You can guess what happened next. Lots of people retweeted or favorited it—including experts in genetics but also many alt-right types. One alt-righter joined the conversation and provided some scientific material explaining how artificial selection works; not being familiar with this individual’s entire Twitter feed, I retweeted (and later un-retweeted) some of it. Geoffrey Miller, a prominent if controversial evolutionary psychologist, argued that some types of eugenics, such as mate selection, aren’t immoral. I had a mind-numbing conversation with the author of the New Republic piece in which she repeatedly insinuated I have Nazi sympathies. My very pregnant wife got mad because I spent our lunch out together checking my phone, leading to an awkward conversation about what was so damn important.

That’s Twitter, I guess. Whatever.

Robert VerBruggen is managing editor of The American Conservative.
Follow @RAVerBruggen [6]

35 Comments (Open | Close)

35 Comments To "I’m Not a Nazi"

#1 Comment By Glaivester On February 21, 2017 @ 10:01 pm

“Eugenics is not science, nor pseudoscience – it’s more a form of engineering.”

-Someone I read somewhere. I think it was on Steve Sailer’s blog.

#2 Comment By Jones On February 21, 2017 @ 11:20 pm

Well, if you believe there are human rights concerns, maybe it would have been helpful to include that along with the point blank statement that “deliberate breeding works”? Because the natural follow up is, if it works, then why not?

Look, of course there are lots of people who are right of the mainstream who are nonetheless not extremists . . . but given the rapidly changing ideological environment everyone has a responsibility to clarify where they stand, and the request that one do so should not be taken as insulting. The truth is, right now there is no obvious fact of the matter where the reasonable opinions end and the extremism begins. There’s just too much change and confusion. The alt right really does exist and it really is powerful and expanding.

#3 Comment By M. Orban On February 22, 2017 @ 2:30 am

So you poked the hornets’ nest and when the hornets came out you said: Hey! I am not a bear! Let’s reason together!
So how did it work out for you?

#4 Comment By Ian On February 22, 2017 @ 2:43 am

Since people usually regarded as “progressive” ( Shaw and the Webbs for example) were keen eugenicists, I suspect “discredited” is a technical term meaning “politically embarrassing”. I further suspect that the loud shouting is a function of this embarrassment.

#5 Comment By Ken Eng On February 22, 2017 @ 9:00 am

I’m doing this from memory so I may get the quote wrong but I remember Jon Stewart in a discussion about torture “Torture can be moral or immoral, effective or ineffective. If I can convince you it’s ineffective, that’s good because I win the argument. But I really don’t give a rat’s ass about effectiveness – it’s immoral and we should not do it”. I apply the same reasoning to eugenics.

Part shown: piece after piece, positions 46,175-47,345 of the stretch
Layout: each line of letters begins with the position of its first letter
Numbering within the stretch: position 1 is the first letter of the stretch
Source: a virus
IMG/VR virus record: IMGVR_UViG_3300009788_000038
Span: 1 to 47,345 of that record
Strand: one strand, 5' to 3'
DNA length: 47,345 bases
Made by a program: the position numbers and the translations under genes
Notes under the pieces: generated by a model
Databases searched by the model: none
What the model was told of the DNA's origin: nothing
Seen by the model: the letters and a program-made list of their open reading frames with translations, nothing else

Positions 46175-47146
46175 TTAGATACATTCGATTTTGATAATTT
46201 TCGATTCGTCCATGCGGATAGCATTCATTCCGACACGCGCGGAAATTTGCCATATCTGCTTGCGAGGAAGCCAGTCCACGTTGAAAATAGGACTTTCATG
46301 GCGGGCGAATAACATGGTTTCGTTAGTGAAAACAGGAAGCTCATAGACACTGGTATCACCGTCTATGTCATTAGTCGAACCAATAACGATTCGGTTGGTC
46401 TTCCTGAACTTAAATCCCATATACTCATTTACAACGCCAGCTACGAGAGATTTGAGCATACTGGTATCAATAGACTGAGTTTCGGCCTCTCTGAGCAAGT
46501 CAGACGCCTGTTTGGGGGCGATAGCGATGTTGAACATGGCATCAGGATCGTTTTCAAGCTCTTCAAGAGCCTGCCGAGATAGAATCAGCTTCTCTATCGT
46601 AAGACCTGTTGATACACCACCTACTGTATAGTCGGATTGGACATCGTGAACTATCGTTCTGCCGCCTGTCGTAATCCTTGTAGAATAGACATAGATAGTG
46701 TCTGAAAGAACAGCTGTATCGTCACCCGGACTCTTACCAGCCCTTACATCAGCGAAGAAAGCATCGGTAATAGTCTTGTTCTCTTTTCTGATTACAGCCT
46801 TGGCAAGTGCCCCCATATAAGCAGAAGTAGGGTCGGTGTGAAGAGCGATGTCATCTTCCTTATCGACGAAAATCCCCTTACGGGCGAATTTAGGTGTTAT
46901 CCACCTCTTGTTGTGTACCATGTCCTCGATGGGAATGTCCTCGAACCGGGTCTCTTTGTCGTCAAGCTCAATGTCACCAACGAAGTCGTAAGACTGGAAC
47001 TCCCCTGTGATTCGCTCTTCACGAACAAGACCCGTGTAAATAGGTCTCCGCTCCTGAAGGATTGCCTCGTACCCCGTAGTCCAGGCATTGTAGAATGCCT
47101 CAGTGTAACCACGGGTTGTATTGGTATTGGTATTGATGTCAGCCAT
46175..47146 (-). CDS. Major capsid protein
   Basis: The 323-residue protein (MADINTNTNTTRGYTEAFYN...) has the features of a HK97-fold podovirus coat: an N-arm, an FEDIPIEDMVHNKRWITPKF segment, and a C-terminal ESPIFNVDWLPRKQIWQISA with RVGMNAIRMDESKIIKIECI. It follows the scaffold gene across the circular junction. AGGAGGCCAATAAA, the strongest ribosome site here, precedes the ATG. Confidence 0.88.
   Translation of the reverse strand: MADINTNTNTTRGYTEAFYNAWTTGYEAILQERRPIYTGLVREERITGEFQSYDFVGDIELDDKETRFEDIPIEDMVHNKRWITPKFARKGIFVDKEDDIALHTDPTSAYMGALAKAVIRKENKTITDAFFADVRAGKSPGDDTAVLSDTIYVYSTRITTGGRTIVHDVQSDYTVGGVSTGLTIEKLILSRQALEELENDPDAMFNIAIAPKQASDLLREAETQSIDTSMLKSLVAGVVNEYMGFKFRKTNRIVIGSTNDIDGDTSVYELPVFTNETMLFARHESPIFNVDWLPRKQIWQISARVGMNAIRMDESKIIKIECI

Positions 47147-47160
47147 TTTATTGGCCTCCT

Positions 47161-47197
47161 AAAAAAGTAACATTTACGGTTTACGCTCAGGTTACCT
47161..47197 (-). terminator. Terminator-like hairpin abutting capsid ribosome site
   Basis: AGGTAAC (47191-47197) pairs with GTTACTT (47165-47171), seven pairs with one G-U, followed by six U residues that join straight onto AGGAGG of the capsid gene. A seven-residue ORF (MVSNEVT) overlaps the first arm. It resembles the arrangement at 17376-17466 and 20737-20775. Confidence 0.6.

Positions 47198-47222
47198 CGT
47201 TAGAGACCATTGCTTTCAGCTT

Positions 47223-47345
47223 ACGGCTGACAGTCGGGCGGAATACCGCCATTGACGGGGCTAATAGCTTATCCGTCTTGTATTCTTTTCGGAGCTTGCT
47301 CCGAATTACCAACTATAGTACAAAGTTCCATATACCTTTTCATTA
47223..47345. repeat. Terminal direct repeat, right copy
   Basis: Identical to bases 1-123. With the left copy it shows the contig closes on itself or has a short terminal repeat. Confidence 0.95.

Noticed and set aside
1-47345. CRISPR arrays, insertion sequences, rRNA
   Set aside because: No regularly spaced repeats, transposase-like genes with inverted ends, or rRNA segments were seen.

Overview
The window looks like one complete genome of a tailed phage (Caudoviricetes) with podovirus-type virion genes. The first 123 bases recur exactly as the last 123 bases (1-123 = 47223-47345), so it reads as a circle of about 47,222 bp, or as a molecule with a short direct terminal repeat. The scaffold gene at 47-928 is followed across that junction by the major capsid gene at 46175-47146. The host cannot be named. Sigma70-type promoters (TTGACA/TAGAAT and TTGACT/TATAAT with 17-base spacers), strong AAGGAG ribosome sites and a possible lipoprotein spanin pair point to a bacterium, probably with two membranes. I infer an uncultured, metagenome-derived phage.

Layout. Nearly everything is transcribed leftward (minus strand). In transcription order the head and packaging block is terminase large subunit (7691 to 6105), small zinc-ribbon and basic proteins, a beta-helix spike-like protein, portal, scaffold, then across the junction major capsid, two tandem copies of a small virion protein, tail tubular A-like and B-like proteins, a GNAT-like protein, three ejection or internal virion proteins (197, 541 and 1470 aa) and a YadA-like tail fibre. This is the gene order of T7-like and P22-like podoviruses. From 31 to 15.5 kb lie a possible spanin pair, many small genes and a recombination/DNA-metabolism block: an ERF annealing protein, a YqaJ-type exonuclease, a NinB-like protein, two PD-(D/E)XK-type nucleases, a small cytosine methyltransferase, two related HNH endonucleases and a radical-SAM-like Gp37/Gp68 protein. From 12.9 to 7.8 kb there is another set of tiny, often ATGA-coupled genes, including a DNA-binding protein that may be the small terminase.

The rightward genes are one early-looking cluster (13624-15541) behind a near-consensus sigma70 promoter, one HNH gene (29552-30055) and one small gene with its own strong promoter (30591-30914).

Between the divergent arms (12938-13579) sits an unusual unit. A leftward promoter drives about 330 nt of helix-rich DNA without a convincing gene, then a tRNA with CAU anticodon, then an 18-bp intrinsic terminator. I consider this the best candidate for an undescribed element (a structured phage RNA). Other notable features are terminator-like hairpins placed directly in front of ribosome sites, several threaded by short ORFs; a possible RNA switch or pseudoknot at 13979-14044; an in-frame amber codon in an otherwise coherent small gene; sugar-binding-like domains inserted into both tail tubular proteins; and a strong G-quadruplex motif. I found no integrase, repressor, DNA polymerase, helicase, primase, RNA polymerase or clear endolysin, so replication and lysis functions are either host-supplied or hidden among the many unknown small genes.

#6 Comment By edr On February 22, 2017 @ 9:06 am

Possibly the viability of Eugenics is one of those actual “facts” that its best not spending time on promoting/diffusing, particularly given the “fact” of human’s vicious proclivities.

Possibly its more productive not to tread on the issue of its viability and focus on the issue of its repugnance and how in the US even Supreme Court Justices, were enamored of the idea.

I’ve read articles on gene selection mentioning that if apes were going to code for genes they would have picked bigger muscles and lost out on the most important genetic advance homo sapiens made, brain power, suggesting current humans would select to solve the problems of the past and destroy their viability for the future, specifically gene variation across the species.

#7 Comment By Ian On February 22, 2017 @ 9:41 am

“Well, if you believe there are human rights concerns, maybe it would have been helpful to include that along with the point blank statement that “deliberate breeding works”? Because the natural follow up is, if it works, then why not?”

I can think of a few reasons not to that are not ‘moral repugnance’ – prominently that we might breed for the wrong things. For example, we might rid the world of sickle cell, then wish we hadn’t when our other anti-malarial approaches fail. But none of this excuses the anti-science position of essentially saying ‘we cannot breed humans for traits’. Of course we could, we just don’t want to (for all sorts of reasons).

#8 Comment By Yam Digger On February 22, 2017 @ 10:03 am

Yes, eugenics if properly practiced would produce a crop of intellectually and physically superior humans. But I’ve always said: Just because you CAN do something, it does not automatically mean you should.

#9 Comment By Ted On February 22, 2017 @ 11:08 am

I think conservatives would have an easier time debating if their reaction to someone calling them racist was just to deny it and call the accuser ridiculous, rather than launch into defense of the straw man they’ve been confronted with.

Are the Republicans bringing back eugenics? Is Donald Trump anti-Semitic? These questions have an easy answer if you are a Republican or Trump supporter, “No, next question.”

#10 Comment By TR On February 22, 2017 @ 11:38 am